[Neuroscience] Re: Source? Images seen and images imagined

Glen M. Sizemore gmsizemore2 at yahoo.com
Wed Jan 11 07:15:14 EST 2006

"CppNewB" <cppnewb at noway.com> wrote in message 
news:l73xf.28943$0e.19700 at tornado.rdc-kc.rr.com...
>I believe that I first heard this factoid in the movie "What the <Bleep> do 
>we really Know".
> Is it true that for an image seen with the eye and the same image 
> imagined/visualized with the brain (eyes closed), if you were to look at 
> an MRI during these two processes, the same parts of the brain would be 
> stimulated?  Can anyone point me to any sources regarding this study?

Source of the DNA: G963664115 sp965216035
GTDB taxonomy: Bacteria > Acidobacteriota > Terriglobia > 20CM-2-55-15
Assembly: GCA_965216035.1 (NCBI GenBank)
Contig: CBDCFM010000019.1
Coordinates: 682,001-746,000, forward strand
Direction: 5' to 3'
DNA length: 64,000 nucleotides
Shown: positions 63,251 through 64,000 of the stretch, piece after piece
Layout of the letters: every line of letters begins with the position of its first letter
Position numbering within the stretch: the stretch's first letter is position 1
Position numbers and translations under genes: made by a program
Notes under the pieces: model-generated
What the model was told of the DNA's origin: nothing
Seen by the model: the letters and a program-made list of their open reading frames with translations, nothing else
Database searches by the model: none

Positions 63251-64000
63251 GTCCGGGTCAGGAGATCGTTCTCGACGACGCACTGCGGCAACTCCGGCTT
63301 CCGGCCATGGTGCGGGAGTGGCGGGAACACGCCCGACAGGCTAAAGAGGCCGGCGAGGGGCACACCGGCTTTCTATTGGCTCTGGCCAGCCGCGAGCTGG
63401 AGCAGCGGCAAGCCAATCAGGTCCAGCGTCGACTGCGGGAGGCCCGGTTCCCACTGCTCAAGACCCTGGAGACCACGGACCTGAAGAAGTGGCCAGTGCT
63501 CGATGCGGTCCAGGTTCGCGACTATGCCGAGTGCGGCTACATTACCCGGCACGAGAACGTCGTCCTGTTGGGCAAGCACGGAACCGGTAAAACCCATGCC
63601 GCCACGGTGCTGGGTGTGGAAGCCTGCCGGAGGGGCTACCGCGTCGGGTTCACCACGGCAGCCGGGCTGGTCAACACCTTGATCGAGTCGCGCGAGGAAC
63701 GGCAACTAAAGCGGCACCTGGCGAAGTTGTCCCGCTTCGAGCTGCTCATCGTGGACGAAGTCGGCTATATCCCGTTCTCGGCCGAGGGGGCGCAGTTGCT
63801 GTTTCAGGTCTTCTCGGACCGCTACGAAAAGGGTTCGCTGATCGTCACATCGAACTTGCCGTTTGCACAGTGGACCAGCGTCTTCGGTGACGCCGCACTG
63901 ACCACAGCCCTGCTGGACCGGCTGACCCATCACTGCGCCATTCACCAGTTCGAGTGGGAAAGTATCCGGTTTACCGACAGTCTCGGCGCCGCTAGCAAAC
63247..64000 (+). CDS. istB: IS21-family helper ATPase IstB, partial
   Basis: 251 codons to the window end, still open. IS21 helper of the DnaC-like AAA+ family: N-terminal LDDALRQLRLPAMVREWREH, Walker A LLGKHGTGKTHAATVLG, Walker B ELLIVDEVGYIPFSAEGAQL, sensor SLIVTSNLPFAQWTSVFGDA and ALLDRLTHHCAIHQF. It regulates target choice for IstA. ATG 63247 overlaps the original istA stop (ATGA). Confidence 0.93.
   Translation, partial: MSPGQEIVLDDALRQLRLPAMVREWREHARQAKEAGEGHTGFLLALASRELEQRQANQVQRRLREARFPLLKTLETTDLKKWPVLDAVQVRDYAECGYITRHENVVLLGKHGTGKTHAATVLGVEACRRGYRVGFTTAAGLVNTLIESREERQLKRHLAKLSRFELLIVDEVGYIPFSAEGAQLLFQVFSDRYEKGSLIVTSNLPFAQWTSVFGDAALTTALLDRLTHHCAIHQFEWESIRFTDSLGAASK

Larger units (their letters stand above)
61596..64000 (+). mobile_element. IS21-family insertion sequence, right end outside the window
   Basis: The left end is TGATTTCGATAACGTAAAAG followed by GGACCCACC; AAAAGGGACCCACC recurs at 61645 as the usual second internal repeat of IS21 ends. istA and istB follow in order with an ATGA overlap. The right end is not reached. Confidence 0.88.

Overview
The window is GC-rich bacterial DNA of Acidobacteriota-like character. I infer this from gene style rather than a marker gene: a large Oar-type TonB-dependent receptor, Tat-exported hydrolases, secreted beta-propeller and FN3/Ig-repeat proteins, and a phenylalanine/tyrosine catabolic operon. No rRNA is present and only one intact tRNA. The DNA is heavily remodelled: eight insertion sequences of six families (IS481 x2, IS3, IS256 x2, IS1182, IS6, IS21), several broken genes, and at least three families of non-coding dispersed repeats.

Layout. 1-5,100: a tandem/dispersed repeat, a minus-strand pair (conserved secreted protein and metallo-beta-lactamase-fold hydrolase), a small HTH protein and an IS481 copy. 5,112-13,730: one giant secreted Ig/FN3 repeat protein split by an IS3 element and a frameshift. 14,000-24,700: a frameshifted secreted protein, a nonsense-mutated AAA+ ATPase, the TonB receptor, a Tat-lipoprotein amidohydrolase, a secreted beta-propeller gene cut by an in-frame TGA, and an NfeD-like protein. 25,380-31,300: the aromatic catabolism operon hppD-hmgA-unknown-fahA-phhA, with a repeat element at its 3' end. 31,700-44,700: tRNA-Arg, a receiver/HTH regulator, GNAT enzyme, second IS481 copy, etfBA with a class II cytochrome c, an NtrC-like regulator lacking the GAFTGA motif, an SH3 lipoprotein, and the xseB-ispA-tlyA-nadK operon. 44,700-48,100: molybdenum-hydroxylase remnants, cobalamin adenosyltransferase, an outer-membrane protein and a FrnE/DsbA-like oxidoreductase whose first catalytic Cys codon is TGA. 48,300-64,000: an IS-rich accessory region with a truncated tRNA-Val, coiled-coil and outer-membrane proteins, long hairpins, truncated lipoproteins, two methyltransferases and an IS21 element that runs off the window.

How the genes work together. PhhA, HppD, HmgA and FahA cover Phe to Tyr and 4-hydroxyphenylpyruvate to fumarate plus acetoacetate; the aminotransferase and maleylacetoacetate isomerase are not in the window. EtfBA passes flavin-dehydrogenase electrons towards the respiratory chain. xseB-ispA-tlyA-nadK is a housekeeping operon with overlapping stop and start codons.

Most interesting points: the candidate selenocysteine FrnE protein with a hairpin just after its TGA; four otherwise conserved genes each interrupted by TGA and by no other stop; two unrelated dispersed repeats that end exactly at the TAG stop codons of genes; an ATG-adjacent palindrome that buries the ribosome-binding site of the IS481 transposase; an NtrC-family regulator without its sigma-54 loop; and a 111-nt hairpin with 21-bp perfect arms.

> (As you can see, if the above holds up, then you can get into the weird 
> discussions of where does consiousness really exists; external reality or 
> internal fantasy).

This is actually an old, old issue, and most have decided it in a particular 
way. They have decided that seeing, hearing etc. is a matter of seeing, 
hearing etc. a "representation" of the world. One of the things that keeps 
this view alive is the brute fact of "mental imagery." If all we ever see is 
a "copy of the world in the brain," then imagining is just the occurrence of 
a "stored copy." Several thinkers through history have noticed that putting 
the world inside the head solves nothing, and simply raises the old question 
of what seeing (and hearing etc.) is.

The alternative view is that seeing and hearing etc. are actions - they are 
behavior. This view has always been championed by radical behaviorists, but 
it has gained some currency from within cognitive "science" in the form of 
"sensorimotor" views of vision (see O'Regan and Noe).


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